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The Rise of Modernism

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    College Archivist Heather Calloway (far left) and English professor Elizabeth O'Connor (seated) examine Sophie Kerr's scrapbook with students Emily Holt and Brooke Schultz.
    © 2017 Tamzin B. Smith
January 11, 2017

As Washington College prepares to celebrate the 50th anniversary of Sophie Kerr’s literary legacy, students in Professor Elizabeth O’Connor’s Rise of Modernism class take a fresh look at Kerr’s work.


In the last half-century since Sophie Kerr’s death, the prevailing wisdom in literary circles has been that the prolific author wrote light fiction for popular audiences. Her short stories appeared in popular magazines of her day, including Saturday Morning Post, Harper’s, and the Women’s Home Companion. Her novels with female heroines met with little critical acclaim and gradually fell out of print. As successful as she was, her literary reputation has tarnished with age.

But, says Elizabeth O’Connor, an assistant professor of English who teaches modernism, “we’ve very much underestimated her.” Like other middle-brow modernists who appealed to lower- and middle-class female audiences, Kerr was overlooked “partly because she was a woman, but also because she didn’t market her work to the more high-brow literary avant garde.” 

Tracing the beginnings of modernism from the 1890s to 1922, O’Connor’s class read the works of Henry James, Joseph Conrad, George Egerton, Sarah Grand, and Sophie Kerr, a woman historically excluded from modernist literary canon. On the syllabus were two of Kerr’s short stories, “This Little Girl” and “Rose and Louise were Friends” published in 1915 and 1917, respectively, and later appearing in Confetti: A Book of Short Stories, published in 1924.

English major Brooke Schultz ’18 found Kerr’s stories to be “a lot more readable and funny” than the work of her contemporaries. She was also struck by Kerr’s feminist focus.

“Sophie Kerr wrote over 500 short stories. She was churning out work for public consumption. There’s a misconception that if someone is that prolific, and they’re wildly popular with a broad readership, their literary value must not be that great,” Schultz says. “But I thought her feminism was really cool. She was telling stories about women going out and doing their own thing. And while there are flaws in her feminism, which tended to focus exclusively on white, privileged women, she was putting ideas out there about career women and the importance of the creative arts.” 

In her “deceptively simple” stories of female relationships and romance, O’Connor says, Kerr was also weaving in elements of modernism. As Emily Holt ’19 notes, elements of modernist literature “symbolized that the world was changing, and Sophie Kerr was relatively progressive in her ideologies. Reading Sophie Kerr in the context of a larger social scheme, she represented a tremendous change in literature and society as a whole. She’s a really interesting woman, and we got to spend a whole class period in Miller Library looking at the historical relevance of her work.”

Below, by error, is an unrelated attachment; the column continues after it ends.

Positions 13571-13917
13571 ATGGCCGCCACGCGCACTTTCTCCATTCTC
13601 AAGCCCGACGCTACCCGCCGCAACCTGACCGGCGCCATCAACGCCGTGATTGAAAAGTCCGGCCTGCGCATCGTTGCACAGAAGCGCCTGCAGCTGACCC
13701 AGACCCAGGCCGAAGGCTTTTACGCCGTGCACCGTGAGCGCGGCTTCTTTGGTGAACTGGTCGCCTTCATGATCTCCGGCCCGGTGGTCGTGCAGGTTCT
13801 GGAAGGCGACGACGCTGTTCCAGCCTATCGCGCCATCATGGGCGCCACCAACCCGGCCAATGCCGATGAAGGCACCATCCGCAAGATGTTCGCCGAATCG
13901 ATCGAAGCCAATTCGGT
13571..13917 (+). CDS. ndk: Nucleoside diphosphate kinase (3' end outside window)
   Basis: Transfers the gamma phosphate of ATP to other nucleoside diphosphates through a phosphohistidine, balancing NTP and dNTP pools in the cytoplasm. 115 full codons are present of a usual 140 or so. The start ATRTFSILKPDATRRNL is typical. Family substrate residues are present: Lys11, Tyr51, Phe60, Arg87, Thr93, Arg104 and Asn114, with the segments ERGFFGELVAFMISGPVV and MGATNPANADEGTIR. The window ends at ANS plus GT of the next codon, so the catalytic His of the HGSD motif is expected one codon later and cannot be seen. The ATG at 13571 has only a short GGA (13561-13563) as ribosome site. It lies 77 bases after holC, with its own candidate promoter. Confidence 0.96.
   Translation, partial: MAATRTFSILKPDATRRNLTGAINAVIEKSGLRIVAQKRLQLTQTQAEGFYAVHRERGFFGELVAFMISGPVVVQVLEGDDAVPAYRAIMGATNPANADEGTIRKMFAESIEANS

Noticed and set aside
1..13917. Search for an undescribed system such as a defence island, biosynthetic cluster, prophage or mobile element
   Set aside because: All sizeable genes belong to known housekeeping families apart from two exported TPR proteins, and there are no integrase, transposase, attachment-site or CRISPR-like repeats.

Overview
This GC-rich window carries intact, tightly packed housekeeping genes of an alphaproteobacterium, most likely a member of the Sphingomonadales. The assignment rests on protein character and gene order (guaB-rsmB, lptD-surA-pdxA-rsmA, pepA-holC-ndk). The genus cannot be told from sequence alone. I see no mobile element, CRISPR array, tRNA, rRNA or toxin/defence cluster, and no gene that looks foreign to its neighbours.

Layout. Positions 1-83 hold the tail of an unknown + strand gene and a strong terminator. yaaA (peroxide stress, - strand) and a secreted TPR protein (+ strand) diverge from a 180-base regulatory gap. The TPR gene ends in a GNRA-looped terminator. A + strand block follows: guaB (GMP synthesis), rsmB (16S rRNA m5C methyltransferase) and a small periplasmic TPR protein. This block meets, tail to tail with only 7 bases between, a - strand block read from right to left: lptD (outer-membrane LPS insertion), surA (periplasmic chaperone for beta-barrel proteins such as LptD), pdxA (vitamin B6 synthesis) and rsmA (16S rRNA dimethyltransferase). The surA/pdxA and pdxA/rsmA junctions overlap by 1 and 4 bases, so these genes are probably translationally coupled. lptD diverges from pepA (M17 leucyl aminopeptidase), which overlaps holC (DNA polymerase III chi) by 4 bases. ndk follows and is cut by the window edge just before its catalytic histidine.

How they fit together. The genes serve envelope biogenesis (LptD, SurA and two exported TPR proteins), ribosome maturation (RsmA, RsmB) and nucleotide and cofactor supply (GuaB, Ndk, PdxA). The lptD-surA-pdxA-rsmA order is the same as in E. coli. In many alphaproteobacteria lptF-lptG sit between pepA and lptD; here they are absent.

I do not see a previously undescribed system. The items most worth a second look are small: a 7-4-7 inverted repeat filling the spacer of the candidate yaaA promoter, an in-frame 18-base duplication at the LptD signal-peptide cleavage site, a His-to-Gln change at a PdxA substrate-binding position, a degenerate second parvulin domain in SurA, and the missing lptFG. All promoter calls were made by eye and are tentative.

“Some think that Kerr’s work was not experimental at all,” O’Connor says. “But she using some of those same experimental modernist techniques—the unreliable narrator, time-shift, the compression and expansion of time—that were coming into vogue by the 1920s.”

Schultz, who wrote her final paper for the class on Sophie Kerr, intends to expand her examination of Kerr’s works for her senior capstone project. Because there is little to no critical articles written about her, Schultz will be doing primary research, reading her novels, considering the other modernist writers whom Sophie Kerr read, and examining the author’s papers here at Washington College and at Columbia University. She also wants to write the true Sophie Kerr story:  a biography of a woman who has been largely forgotten—even on the Washington College campus.

“It’s strange that we have an archive dedicated to her, but I’ve never read her before,” Schultz says. “Washington College offers this great prize for writers that comes from her generosity, yet we ignore the person. She should be included in the literary canon, especially at our school.  Here, because of the Sophie Kerr legacy, we can go beyond what we could read at any institution, and that makes WC special.”

Holt, who hopes to follow Kerr’s footsteps by pursuing a career in writing and publishing, thinks Sophie Kerr deserves to be more widely read, especially in the Washington College community.

“I’m interested in reading a wider scope of her work. I’ve recommended her work to my parents. For someone who may one day vie for the Sophie Kerr Prize, it’s the respectful thing to do.”

 


Last modified on Mar. 2nd at 11:22am by Marcia Landskroener.